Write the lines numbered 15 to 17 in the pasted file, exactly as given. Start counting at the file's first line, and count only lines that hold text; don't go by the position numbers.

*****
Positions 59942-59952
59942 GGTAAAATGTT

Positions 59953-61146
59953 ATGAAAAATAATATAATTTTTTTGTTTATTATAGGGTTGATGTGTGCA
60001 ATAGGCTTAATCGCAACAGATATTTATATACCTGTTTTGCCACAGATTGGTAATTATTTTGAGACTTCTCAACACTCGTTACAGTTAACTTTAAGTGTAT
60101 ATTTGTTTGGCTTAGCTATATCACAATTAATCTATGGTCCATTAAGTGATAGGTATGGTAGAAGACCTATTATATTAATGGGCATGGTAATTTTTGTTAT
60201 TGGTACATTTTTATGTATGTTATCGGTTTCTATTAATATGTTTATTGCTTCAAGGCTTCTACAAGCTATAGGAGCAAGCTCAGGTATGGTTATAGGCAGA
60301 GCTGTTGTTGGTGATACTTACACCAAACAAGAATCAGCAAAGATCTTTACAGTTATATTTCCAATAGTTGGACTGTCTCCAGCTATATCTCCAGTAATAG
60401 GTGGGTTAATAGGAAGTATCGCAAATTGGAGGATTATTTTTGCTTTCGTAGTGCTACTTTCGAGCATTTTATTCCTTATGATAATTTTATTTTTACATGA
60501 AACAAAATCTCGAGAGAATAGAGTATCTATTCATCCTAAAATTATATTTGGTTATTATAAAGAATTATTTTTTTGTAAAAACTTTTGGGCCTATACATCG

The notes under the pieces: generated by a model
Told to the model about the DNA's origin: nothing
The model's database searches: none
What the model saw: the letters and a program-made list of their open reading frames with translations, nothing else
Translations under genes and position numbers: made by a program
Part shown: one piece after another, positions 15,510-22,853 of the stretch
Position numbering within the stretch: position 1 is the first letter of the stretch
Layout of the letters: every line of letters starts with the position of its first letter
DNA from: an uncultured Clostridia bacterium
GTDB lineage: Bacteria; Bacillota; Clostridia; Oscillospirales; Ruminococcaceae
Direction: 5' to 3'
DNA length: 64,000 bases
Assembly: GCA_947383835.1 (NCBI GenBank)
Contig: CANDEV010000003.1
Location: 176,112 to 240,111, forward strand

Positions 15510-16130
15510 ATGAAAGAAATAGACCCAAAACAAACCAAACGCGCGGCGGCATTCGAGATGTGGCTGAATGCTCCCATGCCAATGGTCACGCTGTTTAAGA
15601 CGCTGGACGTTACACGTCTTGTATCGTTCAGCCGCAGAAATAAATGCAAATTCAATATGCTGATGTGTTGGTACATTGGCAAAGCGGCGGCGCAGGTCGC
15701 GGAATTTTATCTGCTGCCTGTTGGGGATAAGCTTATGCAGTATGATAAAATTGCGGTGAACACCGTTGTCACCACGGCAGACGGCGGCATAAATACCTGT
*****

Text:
Translations under genes and position numbers: made by a program
Part shown: one piece after another, positions 15,510-22,853 of the stretch
Position numbering within the stretch: position 1 is the first letter of the stretch